Streetball has its allure. All the flashy and visually exciting parts of basketball are magnified – fast breaks, dunking, absurd trick plays, etc. It has its place as an offseason sideshow, but it doesn’t have the same prolonged substance of organized basketball. As much as we argue for and against rules, referee calls, and player movement, it’s what turns basketball into more than a game, but a form of general entertainment. Please NBA lockout, cease to exist in the near future. But not before the ultimate showdown on August 20.
June 27, 2011
This past week’s NBA Draft wasn’t very star-studded according to most experts. Unlike the 1996 Draft, which was one of the best in recent memory producing future Hall of Famers such as Kobe Bryant, Steve Nash, Ray Allen, and Allen Iverson, this year’s class isn’t expected to have as many stars.
That said, as always, some teams still found a way to draft wisely while others left us scratching our heads.
Washington Wizards – I know all about Enes Kanter taken by the Utah Jazz at No. 3, but Jan Vesely could end up being the best international player in this field. Vesely is a true athlete that has an NBA-type game and will be a perfect fit for John Wall and the Wizards’ young team. At 6’11”, he has three-point range and could cause huge mismatches for opposing teams’ frontcourts. Washington also landed Chris Singleton at No. 18, a great defensive weapon, and Butler’s Shelvin Mack in the second round. Mack was listed as a late first-round pick in many mock drafts and the Wizards could have gotten a bit of a steal.
Detroit Pistons – The Pistons picked up a relative steal in getting Brandon Knight at No. 8. Knight is the second-best point guard in the draft and averaged more than 17 points a game as a true freshman – something virtually unheard of. Getting him that late (especially when there’s a premium on point guards in the NBA these days) was a big coup for General Manager Joe Dumars. The Pistons also ended up with Kyle Singler, who played a big role on some winning teams at Duke and as a second-rounder, was a smart pick. And while Vernon Macklin (No. 52) isn’t a star, he shot more than 60% during his entire collegiate career and has a chance to be a serviceable backup center.
Sacramento Kings – Sacramento reeled in the draft’s most prolific scorer in BYU’s Jimmer Fredette. Even better for the Kings is that he should be an excellent fit for their team. Fredette will fit right in alongside Tyreke Evans and give the Kings a great backcourt for years to come. He’s not a stellar defender and will need to improve if he wants to play 30 minutes a game, but he knows how to score – and that’s the primary function for a shooting guard. Tyler Honeycutt was a solid second-round selection and, unlike some other teams to be named later, the Pistons secured a good proven talent in guard Isaiah Thomas with the last pick in the draft instead of going for an unknown international player.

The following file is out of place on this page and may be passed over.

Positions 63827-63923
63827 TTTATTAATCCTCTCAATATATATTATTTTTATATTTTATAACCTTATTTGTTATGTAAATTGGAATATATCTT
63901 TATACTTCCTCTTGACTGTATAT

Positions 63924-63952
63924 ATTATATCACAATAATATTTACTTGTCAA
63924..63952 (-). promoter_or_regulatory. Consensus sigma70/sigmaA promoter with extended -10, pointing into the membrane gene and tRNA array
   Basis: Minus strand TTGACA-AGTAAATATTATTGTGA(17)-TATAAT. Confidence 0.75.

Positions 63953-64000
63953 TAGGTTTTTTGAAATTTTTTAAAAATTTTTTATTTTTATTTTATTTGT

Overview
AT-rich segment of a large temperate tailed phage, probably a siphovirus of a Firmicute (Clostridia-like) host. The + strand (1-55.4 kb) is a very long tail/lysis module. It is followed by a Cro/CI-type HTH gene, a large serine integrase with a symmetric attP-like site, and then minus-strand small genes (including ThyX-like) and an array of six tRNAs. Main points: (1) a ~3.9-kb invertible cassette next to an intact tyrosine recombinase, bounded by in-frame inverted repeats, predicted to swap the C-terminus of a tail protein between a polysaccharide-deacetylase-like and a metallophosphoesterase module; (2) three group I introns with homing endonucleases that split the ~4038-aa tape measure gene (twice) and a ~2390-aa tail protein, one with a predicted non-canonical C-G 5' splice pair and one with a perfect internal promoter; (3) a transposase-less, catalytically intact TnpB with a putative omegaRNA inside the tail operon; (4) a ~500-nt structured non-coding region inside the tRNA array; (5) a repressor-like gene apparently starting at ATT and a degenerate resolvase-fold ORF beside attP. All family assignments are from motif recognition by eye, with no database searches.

Los Angeles Clippers – Man, the Clippers’ just can’t catch a break. They were so desperate to unload Baron Davis’ huge contract that they traded him away with an unprotected first-round pick back at the trade deadline in February. Little did they know that pick would turn out to be the No. 1 overall selection. So to recap, the Clippers traded away Davis (a former All-Star) and the No. 1 overall pick for Jamario Moon and Mo Williams? Yeah, how’s that one working out? Look, I understand the desire to move that contract, but the fact is that Davis is still a solid NBA player. Instead of having Kyrie Irving or Derrick Williams to pair along with Blake Griffin, the Clips are still a few players away from being able to compete. The bottom line is that trading unprotected lottery picks away simply to dump large contracts is a very bad idea and this is why the Clippers are the Clippers.
Los Angeles Lakers – Even without a first-round pick, the Lakers still had a chance to make an impact in the draft. Unfortunately, even with four second-round selections, Los Angeles failed to add much substance to their team. Darius Morris and Andrew Goudelock were reasonable picks, but that’s when things got a bit crazy. With talented players like Scotty Hopson and Ben Hansbrough still on the board, L.A. somehow decided it was a good idea to draft Ater Majok (a player who averaged less than a point per game in the NBDL) and Chukwudiebere Maduabum, an international project with no discernable talent. In their defense, Maduabum was later shipped to Denver, but with some solid players still available, the Lakers had the chance to add two quality prospects instead.
Philadelphia 76ers – Philadelphia took a huge gamble by taking big man Nikola Vucevic at No. 16. Nothing about him screams superstar and the 76ers could have done much better with more of a proven commodity. At No. 50, Lavoy Allen out of Temple was a solid, but unspectacular player in college. What strikes me the most about him is that he didn’t seem to improve much during his time there. His stats over the past three seasons remained virtually unchanged and his shooting percentage actually dropped the last two. It can be sometimes hard to find real value that late in the draft, but Allen had undrafted free agent written all over him. This move reeks of drafting a hometown kid just for the sake of a nice story. And a team needing as much help as the 76ers can’t afford to make those types of picks.